Tuesday, August 19, 2008

What are "Best Practices" for Email Marketing?

You may send and receive 100 emails at work every day. You may forward jokes to friends. You might even keep in touch with your grandma or favorite aunt. Email is an important part of our lives.

And, in just 13 short years, email has evolved into a powerful direct marketing tool. According to eMarketer, 147 million people across the country use email almost every day.

Are you and your company doing a good job of reaching customers and prospects through email? We’ve assembled a list of 10 of the most useful and important “best practices” you can use to effectively send emails on behalf of your company.

1. Get permission.
Using permission-based marketing or opt-in email practices is mandatory. If you use a pre-checked box or other “passive” opt-in mechanism in your email sign-up process, it’s recommended that you change to unchecked boxes or another affirmative consent approach. In addition, review your unsubscribe process and make sure you are requiring as little information and as few clicks as possible to complete the process.

2. Set objectives for emails.
A mistake many email marketers make is to add too many things into a single email. Your emails should have focus and an objective. Are you wanting to cross-sell customers a new product? Do you have a special sale or price promotion for existing customers? You have a very short time to capture the reader’s attention and convince him to take action. Make sure it’s clear what you want him to do.

3. Ask for action.
Before writing begins on an email, decide on a call to action. What do you want the reader to do as a result of reading the email? Place on order on your Web site for a particular product or service? Call to talk to a representative about the offer? Get the offer in the email early on, possibly even as part of the subject line. And repeat it several times in the body of the email with links so that readers can take action.

4. Put the customer first.
You can use email marketing to prospect for new customers, cross-sell existing customers, build loyalty, confirm orders, offer support, announce new products or services, drive people to your Web site, or get valuable feedback. Whatever your goal, the email must be about the customer. Readers want to know immediately what is in it for them. So get to the point — and make sure you have one!

5. Give users control.
It’s important to build trust with customers and prospects during the email marketing process. While most consumers are savvy when it comes to using email, they still worry about spam, scams, and privacy violations. Put readers in control by using an opt-in process and build trust from the beginning.

6. Make the subject line count.
The subject line is one of the most important components of creating a successful email. Working in tandem with the “from” line, the content of the subject line helps determine if a recipient will open the email, delete it, file it, or mark it as junk.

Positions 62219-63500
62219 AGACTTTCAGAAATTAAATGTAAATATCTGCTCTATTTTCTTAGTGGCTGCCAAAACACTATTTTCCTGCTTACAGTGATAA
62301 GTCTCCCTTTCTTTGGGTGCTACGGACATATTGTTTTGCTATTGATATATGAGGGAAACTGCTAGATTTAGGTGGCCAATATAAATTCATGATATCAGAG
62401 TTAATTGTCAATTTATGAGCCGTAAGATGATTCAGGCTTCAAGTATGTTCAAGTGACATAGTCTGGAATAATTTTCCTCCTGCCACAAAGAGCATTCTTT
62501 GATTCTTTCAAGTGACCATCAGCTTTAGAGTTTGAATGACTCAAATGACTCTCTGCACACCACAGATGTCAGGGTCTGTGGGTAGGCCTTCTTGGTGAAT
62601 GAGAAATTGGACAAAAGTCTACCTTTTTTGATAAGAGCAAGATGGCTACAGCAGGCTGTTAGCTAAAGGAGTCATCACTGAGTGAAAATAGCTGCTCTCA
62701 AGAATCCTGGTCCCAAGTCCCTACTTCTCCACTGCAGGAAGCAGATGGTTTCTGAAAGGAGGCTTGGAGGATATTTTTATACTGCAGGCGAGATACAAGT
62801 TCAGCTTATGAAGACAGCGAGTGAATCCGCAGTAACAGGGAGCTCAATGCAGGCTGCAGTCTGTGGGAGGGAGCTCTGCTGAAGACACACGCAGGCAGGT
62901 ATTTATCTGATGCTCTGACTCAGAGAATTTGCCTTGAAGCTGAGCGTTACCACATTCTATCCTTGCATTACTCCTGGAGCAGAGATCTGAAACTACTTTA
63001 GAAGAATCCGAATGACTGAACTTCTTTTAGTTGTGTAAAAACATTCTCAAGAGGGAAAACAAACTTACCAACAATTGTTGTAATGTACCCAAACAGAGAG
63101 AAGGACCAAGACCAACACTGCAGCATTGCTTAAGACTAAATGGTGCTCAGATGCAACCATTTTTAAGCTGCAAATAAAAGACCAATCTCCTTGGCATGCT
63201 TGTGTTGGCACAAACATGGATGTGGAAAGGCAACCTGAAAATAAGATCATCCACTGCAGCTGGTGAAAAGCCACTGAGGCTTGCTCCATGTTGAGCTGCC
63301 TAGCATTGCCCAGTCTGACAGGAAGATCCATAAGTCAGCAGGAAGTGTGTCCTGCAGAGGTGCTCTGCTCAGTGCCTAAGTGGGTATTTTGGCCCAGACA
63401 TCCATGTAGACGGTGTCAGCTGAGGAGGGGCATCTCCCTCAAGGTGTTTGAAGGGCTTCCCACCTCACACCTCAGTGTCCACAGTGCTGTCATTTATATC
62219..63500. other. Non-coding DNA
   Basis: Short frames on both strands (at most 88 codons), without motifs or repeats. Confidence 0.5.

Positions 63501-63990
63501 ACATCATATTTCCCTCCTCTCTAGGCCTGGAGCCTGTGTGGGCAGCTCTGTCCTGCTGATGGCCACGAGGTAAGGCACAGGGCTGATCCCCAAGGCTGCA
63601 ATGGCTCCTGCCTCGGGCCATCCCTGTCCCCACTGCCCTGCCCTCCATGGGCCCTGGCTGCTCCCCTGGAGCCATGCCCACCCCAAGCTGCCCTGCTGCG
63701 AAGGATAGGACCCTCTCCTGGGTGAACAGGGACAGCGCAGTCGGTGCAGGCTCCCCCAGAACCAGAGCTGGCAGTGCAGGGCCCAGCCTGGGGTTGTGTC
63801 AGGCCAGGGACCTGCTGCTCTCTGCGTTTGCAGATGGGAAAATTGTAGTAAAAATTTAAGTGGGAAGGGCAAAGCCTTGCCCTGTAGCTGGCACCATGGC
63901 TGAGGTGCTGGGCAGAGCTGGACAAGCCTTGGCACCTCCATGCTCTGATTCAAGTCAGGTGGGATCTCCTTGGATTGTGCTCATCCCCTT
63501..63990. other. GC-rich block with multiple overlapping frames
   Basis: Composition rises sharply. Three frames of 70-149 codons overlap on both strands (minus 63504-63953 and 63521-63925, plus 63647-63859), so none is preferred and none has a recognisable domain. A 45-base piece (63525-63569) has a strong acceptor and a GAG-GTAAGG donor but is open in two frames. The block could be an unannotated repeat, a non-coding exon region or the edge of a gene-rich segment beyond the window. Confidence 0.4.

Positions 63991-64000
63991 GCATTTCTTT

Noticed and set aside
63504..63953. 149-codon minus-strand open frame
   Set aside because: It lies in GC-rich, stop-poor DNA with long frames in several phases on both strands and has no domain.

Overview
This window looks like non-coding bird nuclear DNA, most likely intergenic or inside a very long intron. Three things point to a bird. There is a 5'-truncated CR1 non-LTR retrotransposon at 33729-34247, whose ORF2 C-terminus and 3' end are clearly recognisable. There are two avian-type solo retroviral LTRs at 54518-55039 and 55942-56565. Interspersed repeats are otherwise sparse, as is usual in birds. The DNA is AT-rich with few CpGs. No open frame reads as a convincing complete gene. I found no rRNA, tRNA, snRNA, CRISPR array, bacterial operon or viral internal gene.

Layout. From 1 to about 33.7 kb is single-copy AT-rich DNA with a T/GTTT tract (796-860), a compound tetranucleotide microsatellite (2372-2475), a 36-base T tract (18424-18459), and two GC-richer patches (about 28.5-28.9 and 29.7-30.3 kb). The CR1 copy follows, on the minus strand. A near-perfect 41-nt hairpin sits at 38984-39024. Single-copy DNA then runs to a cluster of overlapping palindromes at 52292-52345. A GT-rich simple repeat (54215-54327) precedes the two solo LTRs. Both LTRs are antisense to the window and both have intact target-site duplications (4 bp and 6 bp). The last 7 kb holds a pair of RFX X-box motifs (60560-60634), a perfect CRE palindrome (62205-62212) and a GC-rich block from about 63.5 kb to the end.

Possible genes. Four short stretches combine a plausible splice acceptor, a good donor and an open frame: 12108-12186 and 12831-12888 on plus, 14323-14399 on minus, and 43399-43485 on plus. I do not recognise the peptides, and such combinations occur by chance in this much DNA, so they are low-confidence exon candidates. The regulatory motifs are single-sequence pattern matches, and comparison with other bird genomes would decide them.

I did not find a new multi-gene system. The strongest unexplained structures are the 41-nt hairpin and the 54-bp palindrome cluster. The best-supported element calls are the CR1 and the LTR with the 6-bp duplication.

Here are some tips for writing compelling subject lines:
• Keep it brief — six words or less is an ideal length.
• Intrigue readers.
• Be honest.
• Invoke action — tell readers what to do.
• Use personalization — include the recipient’s name.
• Use your company or brand name in the “from” line to clearly let recipients know who sent the email.

7. Write a powerful message.
From the moment someone opens your email, you have 3 or 4 seconds to sell. Here are some general tips for writing good email messages.

Be open and honest. Tell who you are and why you’re writing.
Get personal. Write like you would a personal letter.
Think “above the fold.” Make sure the important information shows.
Keep the paragraphs short. It makes the email content easier to read.
Make it quick. Keep the message simple and concise.
Ask for action. Give plenty of links so readers know what to do.

8. Create good design.
As with all direct marketing programs, the copy and graphics should work together as one unit. Each should reinforce and strengthen the other. If you’re using an HTML format, your graphics should be there for a reason.

9. Make it personal.
Personalization can add to the relevance of your message and build upon an existing relationship. It uses recipients’ own information to create a highly relevant message, which boosts the value of your email. You can incorporate the reader’s name, recent purchase history, other information about their interests and relationship with you.

10. Use many, many links.
According to a recent analysis by EmailLabs, increasing the number of hyperlinks in a message leads to increased open and click-through rates. The more links there are, the greater the chances that one or more will resonate with the recipient and motivate them to click through. If your goal is to funnel readers to your Web site or a special landing page, give them many access points. Put several link buttons sprinkled throughout the email message instead of just one.

Email marketing is an excellent way to build a personal, one-on-one relationship with customers and introduce prospects to your company. The question is: are you putting all of these best practices together to create a cohesive, effective email program?

1 comment:

ianoneill said...

Hi Krista,

I don't know if you recall, but we worked together briefly at Allegro back in the 90s. Anyway, I just wanted to point out a quick clarification you may want to make with respect to the first point of "Get Permission". Technically, this is reversed from the actual requirements of most laws, including teh CAN-SPAM Act. Getting permission doesn't really make a difference and isn't really necessary, although a double opt-in procedure is always a good idea. However, the key part is providing an opt-out, and honoring it within 10 days. Without the opt-out, it doesn't matter how many times you get an opt-in, you're still violating anti-spam laws.